St. Catherine of Siena also encourages us to pray for deepened faith in the closeness of our deceased loved ones. When her father was dying, she begged the Lord that through her prayer and sacrifices he would be spared the purification of purgatory and would enter immediately into heaven’s joy. At his death, she could only smile while others wept, because she believed that her prayer had been answered.

After her father’s death, Catherine often felt him close to her, thanking her for her love, prayers, and sacrifices, especially to help him enter into heaven. She also experienced him telling her many precious secrets and constantly protecting her. Catherine’s dear friend Raymond of Capua was not with her when she died, but after her death he heard her telling him to fear nothing, since she was constantly caring for him and keeping him safe from harm.

St. Thérèse of Lisieux is another saint who gives us precious insights about the nearness of our deceased loved ones. She was very close to her family and said that she did not understand saints who do not speak about how dearly they love their relatives. She had suffered greatly as a young child because of her moth-er’s death, but when her older sister took on the role of caring for her, Thérèse realized that it was her dear mother in heaven who provided her sister’s comfort and tenderness in her place. Thérèse also grieved intensely because of the painful death of her beloved father, who had suffered from dementia. After his death, however, she experienced the grace of his constant nearness. “I feel him around me . . . protecting me.” Her mother’s and father’s closeness to her after their deaths deepened Thérèse’s sense that, just as they continued to be with her on earth, in some way she also began to live with them in heaven.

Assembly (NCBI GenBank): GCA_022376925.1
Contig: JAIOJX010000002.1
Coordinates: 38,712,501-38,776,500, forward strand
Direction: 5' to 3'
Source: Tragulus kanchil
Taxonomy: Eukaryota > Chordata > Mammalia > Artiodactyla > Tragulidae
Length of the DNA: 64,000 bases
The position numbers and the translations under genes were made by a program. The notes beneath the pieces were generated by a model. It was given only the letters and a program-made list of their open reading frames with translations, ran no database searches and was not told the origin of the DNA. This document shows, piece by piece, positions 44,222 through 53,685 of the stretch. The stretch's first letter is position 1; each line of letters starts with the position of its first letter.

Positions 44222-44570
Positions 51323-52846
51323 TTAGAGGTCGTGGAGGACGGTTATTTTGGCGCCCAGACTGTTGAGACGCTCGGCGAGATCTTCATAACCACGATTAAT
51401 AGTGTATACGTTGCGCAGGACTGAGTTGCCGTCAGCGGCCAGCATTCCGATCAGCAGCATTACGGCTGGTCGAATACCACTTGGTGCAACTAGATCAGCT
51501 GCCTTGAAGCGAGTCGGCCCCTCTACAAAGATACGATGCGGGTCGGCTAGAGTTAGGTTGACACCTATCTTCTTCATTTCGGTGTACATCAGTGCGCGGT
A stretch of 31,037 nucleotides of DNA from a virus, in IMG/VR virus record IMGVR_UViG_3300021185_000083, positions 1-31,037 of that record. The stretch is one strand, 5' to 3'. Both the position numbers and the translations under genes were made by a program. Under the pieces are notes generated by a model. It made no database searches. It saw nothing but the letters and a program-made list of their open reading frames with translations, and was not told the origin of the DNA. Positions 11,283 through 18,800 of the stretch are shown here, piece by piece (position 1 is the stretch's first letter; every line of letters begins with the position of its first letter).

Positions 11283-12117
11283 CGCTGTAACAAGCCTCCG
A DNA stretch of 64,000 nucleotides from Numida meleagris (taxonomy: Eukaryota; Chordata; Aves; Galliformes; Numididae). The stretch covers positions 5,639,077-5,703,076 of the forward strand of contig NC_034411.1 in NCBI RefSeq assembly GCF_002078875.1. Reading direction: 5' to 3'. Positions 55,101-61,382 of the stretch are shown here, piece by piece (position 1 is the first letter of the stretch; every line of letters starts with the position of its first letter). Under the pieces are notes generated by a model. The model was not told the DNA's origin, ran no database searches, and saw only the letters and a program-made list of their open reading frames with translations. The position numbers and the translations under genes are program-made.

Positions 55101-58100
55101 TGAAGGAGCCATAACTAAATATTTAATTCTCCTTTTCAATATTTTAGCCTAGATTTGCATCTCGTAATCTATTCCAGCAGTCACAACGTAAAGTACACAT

Thérèse’s experience is consoling in a special way to all of us who may have suffered the death of a parent, especially when we were young. Freed from all human frailty, our parents in heaven deeply love us and are constantly protecting and caring for us. They are intimately present at every precious occasion, at every celebration, even though we might have thought they were missing. They delight to share in our every joy and to comfort us in our every sorrow. Surely the experiences of such saints as Ambrose, Catherine, and Thérèse encourage us to rely ever more deeply on the constant help and protection of our own deceased loves ones.

This article is an excerpt from Sr. Fatula’s Heaven’s Splendor: And the Riches That Await You There. It is available from Sophia Institute Press.

Sr. Mary Ann Fatula, O.P.

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Sr. Mary Ann, O.P., holds a doctorate in systematic theology from The Catholic University of America and taught theology for more than 30 years at Ohio Dominican University in Columbus, Ohio.